Because I was right, that’s why.

When you’re right, you’re right.

Even if the fans don’t agree.

And finally . . .

• Phil Martelli, a good coach and a great man, was discarded like yesterday’s trash after 24 years of exemplary service to St. Joseph’s University late last month. That he lost his job was no shock; his Hawks had struggled for the last few seasons. How he was dismissed is an entirely different story. Jill Bodensteiner, the athletic director for all of eight months, offered in her goodbye press release one paragraph of praise for a quarter-century of exemplary work, and then launched into administrative babble that was an affront to anyone with a brain or a heart. Jill Bodensteiner. Remember the name. She won’t be here long.

• Joel Embiid is an amazing player, but he won’t be truly great until he learns how to play with zeal every game, not just the ones he circles on his calendar. His domination of Brooklyn last week – after two abysmal defensive efforts, both losses – was proof of what he can do when he chooses to do it. Why Embiid doesn’t show the same commitment every night is a mystery right now – a mystery applicable to many NBA stars, unfortunately. There is only one player who can beat Joel Embiid, and he’s smart enough by now to know who that is.

• Can we please stop this nonsense every year with the Eagles and the Kelly-green uniforms? For the past several years, owner Jeffrey Lurie has boldly stated he was working hard behind the scenes to get league approval to use the throwbacks, but every season it’s still one more year down the road. By the time Lurie brings back the old uniforms, no one will be alive who saw them the first time.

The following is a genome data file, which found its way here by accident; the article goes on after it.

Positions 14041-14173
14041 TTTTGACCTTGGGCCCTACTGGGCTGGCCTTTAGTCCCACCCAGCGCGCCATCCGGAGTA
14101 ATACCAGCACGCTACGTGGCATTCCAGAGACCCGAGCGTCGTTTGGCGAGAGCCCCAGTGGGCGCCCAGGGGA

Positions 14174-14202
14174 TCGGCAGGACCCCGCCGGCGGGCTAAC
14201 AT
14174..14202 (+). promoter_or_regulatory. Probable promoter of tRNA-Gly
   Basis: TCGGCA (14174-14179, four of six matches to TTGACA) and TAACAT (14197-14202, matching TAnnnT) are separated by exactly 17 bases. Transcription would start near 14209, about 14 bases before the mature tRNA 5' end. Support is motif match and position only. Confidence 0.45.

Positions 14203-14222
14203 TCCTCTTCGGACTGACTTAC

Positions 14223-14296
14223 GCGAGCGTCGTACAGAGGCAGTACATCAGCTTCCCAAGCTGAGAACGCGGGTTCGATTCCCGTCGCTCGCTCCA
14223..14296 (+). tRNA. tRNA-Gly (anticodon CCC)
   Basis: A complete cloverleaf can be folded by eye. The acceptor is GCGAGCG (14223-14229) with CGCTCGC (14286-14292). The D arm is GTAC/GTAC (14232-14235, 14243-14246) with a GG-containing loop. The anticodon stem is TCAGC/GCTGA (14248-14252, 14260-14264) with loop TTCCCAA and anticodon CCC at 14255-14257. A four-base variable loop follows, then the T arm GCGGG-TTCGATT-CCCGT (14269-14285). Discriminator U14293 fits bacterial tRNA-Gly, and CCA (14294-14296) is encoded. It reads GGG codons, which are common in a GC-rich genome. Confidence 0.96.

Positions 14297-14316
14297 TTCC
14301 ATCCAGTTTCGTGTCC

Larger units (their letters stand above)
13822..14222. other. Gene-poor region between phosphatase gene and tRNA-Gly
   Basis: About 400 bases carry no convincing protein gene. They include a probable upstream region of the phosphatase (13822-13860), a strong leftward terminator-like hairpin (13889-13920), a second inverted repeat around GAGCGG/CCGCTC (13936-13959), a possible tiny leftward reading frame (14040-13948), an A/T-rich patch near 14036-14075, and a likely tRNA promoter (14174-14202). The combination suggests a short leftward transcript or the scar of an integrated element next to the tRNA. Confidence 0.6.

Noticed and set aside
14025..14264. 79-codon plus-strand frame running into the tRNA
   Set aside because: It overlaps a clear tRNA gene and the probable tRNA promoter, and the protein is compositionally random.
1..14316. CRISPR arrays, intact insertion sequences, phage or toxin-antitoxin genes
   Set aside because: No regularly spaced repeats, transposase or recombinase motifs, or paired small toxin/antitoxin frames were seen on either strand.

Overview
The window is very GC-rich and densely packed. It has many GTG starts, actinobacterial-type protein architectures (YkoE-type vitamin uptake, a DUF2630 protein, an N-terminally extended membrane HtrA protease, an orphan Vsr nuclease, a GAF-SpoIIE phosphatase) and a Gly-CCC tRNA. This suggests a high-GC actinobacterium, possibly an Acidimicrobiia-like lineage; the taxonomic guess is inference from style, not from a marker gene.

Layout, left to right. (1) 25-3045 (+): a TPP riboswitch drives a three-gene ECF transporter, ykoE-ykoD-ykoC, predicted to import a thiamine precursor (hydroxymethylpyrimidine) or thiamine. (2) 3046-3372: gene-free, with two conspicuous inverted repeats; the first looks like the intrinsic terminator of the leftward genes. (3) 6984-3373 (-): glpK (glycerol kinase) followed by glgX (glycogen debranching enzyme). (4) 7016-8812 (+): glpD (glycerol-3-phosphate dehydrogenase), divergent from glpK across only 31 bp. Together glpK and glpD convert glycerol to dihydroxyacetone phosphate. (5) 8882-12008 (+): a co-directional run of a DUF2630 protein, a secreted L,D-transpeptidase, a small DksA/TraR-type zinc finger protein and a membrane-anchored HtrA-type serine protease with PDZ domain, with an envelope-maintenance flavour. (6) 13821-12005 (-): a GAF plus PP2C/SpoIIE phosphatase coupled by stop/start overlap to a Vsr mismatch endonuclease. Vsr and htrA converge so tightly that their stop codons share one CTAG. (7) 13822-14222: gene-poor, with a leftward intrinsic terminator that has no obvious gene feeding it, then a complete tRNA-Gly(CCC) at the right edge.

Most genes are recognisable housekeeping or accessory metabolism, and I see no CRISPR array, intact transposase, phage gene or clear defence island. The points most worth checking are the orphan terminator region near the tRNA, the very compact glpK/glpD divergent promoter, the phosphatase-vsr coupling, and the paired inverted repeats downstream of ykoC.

• The best thing that happened to the Flyers this season was a furry orange creature with crazy eyes. The new mascot, Gritty, was so much better than the team he represented, it had to be hard for him to lend his considerable charisma to such a boring group of players. Yes, Carter Hart also emerged, once he escaped the clutches of deposed GM Ron Hextall and dullard ex-coach Dave Hakstol. What I’m saying is, if I were running the franchise, my only two untouchables would be Gritty and Hart. In that order.

• Larry Andersen is the latest in a long line of treasured voices working in the Phillies broadcast booth, so it was more than a little unsettling to learn that he had battled – successfully – prostate cancer during the off-season. In an appearance on my WIP radio show last week, Andersen said the scare of surgery and a three-month recovery has made him see life with more perspective. Uh, oh. Does this mean he’ll stop those trademark tirades against umpires? “No,” he assured everyone. “Not that.”